Lex Fridman: And ultimately, the most important part will be to ask the right question…
Elon Musk: Yes.
Lex Fridman: …thereby elevating the role of the interviewer…
Elon Musk: Yes, exactly.
Lex Fridman: …as the most important human in the room.
Elon Musk: You know, it’s hard to come up with good questions. Absolutely. But yeah, the foundation of my philosophy is that I am curious about the nature of the universe. And, obviously, I will die. I don’t know when I’ll die, but I won’t live forever. But I would like to know that we are on a path to understanding the nature of the universe and the meaning of life and what questions to ask about the answer that is the universe. And so, if we expand the scope and scale of humanity and consciousness in general, which include silicon consciousness, that seems like a fundamentally good thing.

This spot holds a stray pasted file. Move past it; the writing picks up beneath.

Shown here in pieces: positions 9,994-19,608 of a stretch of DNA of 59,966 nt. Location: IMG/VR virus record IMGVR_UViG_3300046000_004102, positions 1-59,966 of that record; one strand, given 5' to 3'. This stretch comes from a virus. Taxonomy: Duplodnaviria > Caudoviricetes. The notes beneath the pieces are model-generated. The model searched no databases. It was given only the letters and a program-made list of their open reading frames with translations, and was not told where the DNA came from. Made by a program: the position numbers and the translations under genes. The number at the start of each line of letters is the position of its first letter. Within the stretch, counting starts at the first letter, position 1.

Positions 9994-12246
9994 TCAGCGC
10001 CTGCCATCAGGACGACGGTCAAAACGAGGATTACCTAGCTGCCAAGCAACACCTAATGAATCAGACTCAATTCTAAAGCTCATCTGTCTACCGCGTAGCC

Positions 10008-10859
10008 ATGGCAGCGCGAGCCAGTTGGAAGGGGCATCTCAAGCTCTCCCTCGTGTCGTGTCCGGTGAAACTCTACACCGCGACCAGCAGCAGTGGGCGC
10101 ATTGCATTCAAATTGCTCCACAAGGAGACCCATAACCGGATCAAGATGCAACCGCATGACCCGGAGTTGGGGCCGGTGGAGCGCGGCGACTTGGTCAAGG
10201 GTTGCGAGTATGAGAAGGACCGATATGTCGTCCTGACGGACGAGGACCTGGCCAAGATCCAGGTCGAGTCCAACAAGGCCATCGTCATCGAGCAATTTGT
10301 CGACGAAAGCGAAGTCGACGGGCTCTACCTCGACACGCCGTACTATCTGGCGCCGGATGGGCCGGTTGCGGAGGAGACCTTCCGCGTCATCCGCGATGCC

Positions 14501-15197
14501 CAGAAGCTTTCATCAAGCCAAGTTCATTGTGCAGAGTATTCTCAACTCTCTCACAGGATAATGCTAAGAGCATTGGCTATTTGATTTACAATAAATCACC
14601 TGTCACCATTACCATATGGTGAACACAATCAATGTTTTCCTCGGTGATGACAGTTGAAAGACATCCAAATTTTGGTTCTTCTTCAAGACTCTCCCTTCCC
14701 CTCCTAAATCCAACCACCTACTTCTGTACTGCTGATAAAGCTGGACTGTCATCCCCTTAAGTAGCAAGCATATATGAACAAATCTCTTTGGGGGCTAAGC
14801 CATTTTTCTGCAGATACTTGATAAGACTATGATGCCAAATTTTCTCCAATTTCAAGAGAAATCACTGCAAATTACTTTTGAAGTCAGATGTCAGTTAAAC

Lex Fridman: Elon, like I said, I’m deeply grateful that you spend your extremely valuable time with me today and also that you are giving millions of people hope in this difficult time, this divisive time, in this cynical time. So I hope you do continue doing what you’re doing. Thank you so much for talking today.
Elon Musk: Oh, you’re welcome. Thanks for your excellent questions. (2:31:17)